Monday, 18 December 2017

A poem by Ann Cuthbert


after Louise Bourgeois

Her head is wound in ropes,
rough-plaited worry skinning her forehead,
coiled apprehension grazing her cheeks.

She cannot reach up to unpick strands –
her arms are pinioned, hands lashed -
only her legs dangle free. Swinging

above ground, she’s a trussed parcel
ready for the spider’s bite. And yet,
held here, there’s calm. No need to do

a thing. She’s found, suspended,
you can be moved by whatever moves you –
no choice to make, nothing to decide.

She spins and waits.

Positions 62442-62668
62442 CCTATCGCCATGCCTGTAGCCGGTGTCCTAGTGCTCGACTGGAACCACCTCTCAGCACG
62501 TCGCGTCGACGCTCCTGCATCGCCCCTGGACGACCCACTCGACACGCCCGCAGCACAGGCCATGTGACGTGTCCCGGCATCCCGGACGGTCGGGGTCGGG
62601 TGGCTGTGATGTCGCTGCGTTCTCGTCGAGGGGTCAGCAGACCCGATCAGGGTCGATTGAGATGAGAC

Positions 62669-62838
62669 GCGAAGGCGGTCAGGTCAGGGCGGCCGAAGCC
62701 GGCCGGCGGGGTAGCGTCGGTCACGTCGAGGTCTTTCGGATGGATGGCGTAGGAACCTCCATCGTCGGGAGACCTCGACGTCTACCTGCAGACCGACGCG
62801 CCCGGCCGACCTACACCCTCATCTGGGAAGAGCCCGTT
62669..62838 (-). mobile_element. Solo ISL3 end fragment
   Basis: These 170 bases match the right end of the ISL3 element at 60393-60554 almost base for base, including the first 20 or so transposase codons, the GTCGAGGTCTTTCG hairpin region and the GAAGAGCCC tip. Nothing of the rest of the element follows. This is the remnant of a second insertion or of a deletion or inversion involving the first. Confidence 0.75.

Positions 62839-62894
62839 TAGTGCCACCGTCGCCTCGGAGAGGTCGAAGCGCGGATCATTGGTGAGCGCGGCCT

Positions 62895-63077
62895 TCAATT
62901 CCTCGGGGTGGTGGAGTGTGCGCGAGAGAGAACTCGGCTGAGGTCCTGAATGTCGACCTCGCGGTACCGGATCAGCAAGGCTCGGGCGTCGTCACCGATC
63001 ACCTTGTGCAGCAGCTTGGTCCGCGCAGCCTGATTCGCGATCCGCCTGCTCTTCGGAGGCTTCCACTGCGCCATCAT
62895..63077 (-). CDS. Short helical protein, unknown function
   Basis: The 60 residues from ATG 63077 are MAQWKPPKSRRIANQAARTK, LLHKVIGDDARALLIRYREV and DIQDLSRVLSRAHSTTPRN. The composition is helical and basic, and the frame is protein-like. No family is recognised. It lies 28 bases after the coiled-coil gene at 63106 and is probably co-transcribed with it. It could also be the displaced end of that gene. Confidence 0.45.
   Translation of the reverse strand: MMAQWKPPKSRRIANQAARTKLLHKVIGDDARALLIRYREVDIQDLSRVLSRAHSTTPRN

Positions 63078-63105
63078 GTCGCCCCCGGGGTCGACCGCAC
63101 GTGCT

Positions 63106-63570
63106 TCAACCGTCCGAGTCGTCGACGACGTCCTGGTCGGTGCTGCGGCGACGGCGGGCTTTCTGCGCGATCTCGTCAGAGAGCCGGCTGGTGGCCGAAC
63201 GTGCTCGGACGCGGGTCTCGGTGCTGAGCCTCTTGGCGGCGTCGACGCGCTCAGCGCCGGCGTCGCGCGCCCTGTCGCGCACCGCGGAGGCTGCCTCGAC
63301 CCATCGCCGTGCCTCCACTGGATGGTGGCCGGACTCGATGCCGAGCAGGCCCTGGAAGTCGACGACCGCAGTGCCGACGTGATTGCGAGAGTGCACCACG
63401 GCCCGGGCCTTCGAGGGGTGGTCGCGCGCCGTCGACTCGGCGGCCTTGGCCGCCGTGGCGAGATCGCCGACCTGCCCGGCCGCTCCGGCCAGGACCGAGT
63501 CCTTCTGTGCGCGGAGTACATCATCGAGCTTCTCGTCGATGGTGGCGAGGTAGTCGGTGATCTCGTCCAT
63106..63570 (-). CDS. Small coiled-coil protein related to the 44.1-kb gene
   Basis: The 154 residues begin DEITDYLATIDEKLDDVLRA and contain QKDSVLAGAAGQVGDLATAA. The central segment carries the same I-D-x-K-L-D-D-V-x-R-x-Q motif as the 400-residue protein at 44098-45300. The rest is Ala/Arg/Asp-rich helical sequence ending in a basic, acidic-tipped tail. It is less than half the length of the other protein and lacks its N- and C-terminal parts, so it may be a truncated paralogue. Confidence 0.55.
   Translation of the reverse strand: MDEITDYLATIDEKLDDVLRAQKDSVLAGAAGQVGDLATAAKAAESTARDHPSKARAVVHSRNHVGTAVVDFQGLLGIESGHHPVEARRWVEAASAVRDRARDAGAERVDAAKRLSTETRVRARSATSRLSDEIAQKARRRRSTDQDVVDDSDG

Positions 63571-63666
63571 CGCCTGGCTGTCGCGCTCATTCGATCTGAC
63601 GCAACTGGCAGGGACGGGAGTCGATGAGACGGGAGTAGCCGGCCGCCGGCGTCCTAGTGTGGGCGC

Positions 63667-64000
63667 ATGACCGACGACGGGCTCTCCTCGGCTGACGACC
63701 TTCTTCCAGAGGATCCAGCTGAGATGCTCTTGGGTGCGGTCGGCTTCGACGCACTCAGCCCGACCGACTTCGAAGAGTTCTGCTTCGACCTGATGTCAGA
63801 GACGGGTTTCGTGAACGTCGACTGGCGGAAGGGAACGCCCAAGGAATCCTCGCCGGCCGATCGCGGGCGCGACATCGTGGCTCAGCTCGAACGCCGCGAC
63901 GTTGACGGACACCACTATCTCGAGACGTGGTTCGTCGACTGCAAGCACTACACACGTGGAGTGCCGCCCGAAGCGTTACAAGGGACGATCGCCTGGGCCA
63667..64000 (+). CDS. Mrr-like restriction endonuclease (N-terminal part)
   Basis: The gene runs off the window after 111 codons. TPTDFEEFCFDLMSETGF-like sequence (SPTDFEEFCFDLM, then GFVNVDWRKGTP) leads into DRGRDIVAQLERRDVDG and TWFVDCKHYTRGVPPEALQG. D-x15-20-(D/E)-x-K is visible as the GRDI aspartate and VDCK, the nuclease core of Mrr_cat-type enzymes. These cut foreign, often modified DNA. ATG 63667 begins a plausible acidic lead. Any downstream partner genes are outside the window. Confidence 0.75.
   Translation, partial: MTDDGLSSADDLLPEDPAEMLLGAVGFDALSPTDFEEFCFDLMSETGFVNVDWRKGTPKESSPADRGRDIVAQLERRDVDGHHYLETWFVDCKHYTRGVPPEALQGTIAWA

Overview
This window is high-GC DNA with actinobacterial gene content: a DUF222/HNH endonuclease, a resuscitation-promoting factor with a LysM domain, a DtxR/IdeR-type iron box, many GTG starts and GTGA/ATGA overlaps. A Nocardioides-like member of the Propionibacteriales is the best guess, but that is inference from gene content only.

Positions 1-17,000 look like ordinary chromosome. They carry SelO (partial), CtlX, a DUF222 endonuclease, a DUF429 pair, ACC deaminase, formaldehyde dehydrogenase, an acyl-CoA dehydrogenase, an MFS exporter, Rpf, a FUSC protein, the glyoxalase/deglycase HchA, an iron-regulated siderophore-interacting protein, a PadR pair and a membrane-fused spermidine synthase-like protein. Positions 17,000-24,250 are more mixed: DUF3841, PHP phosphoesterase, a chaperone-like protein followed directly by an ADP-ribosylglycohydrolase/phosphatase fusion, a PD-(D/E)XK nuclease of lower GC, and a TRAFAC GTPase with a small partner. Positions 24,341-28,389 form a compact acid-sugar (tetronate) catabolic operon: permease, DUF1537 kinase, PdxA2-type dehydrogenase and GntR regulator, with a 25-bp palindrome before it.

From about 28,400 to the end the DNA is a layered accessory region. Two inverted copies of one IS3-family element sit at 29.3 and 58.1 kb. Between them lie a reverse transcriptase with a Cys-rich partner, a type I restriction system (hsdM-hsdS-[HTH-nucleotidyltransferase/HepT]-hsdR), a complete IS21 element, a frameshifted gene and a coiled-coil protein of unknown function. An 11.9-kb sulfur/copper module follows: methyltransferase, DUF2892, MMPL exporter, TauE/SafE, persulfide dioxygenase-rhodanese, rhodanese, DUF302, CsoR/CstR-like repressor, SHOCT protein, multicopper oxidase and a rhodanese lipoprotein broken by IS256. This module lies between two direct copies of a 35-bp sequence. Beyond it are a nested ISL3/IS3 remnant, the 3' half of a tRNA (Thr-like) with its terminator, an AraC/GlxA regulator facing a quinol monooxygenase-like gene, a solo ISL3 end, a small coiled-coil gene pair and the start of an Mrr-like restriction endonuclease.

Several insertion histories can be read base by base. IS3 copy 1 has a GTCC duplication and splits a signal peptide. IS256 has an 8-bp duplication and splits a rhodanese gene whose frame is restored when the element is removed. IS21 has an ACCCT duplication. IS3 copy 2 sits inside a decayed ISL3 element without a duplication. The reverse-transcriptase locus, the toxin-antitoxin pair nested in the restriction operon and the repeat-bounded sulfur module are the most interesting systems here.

Ann Cuthbert is one of Darlington’s Bennett House Writers as well as a member of the Tees Women Poets with whom she enjoys performing poems for live audiences. Her work has appeared both on-line and in print in publications such as Three Drops from the Cauldron, Ink Sweat & Tears, Paper Swans Press and The Black Light Engine Room Literary Magazine. Her pamphlet, Watching a Heron with Davey, was published in February 2017 by The Black Light Engine Room Press.

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